Enough already with the faulty logic and islamic propoganda, LOL!



                Originally posted by siam View Post

                a) That is not what the Quran claims.
                even the verse you gave (43:3) states it is for "understanding"
                43:3 (Yusuf Ali)
                We have made it a Qur'an in Arabic, that ye may be able to understand

                b) All languages have borrowed words---where a derived or borrowed word is used, it is to enhance understanding/communication---but then---that is the whole purpose of the Quran.
                The Quran also defines many words within the text itself, so as to increase understanding/communication.

                Comment


                • #38
                  Originally posted by Dan Zebiri View Post
                  Which means therefore that the Koran was NEVER in "perfect Arabic" at all, it was an inadequate vehicle and means to convey really meaningful ideas to humanity.

                  By borrowing foreign words and terms from other far flung languages, the contents of the "mother of the book" / 'ummul kitab' was never in complete Arabic language to begin with, much less a 'clear Arabic one'! On the so-called 'preserved tablet' / lauh mahfuz, which the koran claims to come from, it was a hodge-podge of Akkadian+Hebrew+Parsi+Greek+Aramaic+Abyssinian + etc + Arabic and all these combined together with the imperfect Arabic made up the Mother of the Book to become an even more imperfect guidance to mankind!

                  Enough already with the faulty logic and islamic propoganda, LOL!
                  Yup. Much of the myth of the i'jaz (succinctness) and the balaghah (eloquence) of the qur'an is based on the claim that it is written in the perfect language -- Arabic. After all, that is the language that the heavenly qur'an, umm al-kitāb, is supposedly written in hence the claim it is the perfect language. But a language so perfect that the author of the qur'an picked foreign words to use rather than their Arabic equivalents.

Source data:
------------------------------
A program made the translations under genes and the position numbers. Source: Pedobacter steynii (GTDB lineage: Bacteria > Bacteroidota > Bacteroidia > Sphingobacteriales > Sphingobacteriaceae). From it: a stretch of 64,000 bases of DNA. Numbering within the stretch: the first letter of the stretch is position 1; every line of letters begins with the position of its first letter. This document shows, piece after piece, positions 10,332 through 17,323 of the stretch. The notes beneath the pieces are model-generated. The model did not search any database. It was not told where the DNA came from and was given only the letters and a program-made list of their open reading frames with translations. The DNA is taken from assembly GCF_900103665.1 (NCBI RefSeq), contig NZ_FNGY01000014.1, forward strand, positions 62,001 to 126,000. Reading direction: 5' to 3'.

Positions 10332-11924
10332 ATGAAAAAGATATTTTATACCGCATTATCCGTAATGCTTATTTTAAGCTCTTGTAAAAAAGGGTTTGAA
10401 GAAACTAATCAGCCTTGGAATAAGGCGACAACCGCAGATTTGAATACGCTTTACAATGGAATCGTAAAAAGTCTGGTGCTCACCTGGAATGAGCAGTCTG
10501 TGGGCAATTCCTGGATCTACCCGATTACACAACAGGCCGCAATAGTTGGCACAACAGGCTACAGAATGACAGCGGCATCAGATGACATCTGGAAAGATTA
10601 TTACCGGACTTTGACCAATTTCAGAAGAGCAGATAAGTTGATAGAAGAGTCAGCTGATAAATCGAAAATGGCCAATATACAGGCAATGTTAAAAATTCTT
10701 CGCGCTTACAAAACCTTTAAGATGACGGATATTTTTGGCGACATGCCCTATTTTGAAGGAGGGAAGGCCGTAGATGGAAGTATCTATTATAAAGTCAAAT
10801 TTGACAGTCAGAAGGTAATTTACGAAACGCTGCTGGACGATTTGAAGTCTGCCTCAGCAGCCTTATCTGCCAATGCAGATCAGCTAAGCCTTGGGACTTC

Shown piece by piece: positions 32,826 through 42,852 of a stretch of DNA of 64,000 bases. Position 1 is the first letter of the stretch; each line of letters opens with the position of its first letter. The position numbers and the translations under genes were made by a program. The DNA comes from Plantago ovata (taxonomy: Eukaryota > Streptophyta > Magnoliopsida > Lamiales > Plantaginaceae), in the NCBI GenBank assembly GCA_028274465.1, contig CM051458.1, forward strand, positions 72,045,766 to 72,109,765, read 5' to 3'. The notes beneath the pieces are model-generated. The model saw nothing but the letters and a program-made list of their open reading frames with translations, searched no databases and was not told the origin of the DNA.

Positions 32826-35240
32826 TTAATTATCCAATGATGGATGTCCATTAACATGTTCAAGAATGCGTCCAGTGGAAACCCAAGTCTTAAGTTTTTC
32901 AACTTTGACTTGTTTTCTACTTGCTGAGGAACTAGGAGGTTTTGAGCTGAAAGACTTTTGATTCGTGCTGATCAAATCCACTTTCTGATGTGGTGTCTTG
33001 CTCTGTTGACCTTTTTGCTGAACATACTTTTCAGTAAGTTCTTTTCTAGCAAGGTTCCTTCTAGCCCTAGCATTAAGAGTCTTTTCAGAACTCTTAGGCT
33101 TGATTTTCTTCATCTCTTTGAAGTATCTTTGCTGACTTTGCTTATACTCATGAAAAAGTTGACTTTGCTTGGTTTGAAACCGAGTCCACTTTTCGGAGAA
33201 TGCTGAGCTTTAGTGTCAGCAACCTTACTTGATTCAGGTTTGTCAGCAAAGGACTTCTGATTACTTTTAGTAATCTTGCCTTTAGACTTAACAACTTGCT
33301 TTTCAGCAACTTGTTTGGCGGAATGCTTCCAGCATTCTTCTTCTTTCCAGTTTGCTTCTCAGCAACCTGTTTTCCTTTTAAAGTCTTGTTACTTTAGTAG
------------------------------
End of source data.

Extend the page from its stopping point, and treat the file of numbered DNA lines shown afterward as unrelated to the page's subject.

I'm always still in trouble again

                  "You're by far the worst poster on TWeb" and "TWeb's biggest liar" --starlight (the guy who says Stalin was a right-winger)
                  "Overall I would rate the withdrawal from Afghanistan as by far the best thing Biden's done" --Starlight
                  "Of course, human life begins at fertilization that’s not the argument." --Tassman

                  Comment


                  • #39

                    Yes, indeed! To use eloquence and borrowed foreign language terms is an admission of imperfection and inadequacy from a source that was allegedly divine and "protected." It really needs protection from itself, being so incomplete and insufficient in language and content, and from a blinding pretentiousness.




                    Originally posted by rogue06 View Post
                    Yup. Much of the myth of the i'jaz (succinctness) and the balaghah (eloquence) of the qur'an is based on the claim that it is written in the perfect language -- Arabic. After all, that is the language that the heavenly qur'an, umm al-kitāb, is supposedly written in hence the claim it is the perfect language. But a language so perfect that the author of the qur'an picked foreign words to use rather than their Arabic equivalents.

                    Comment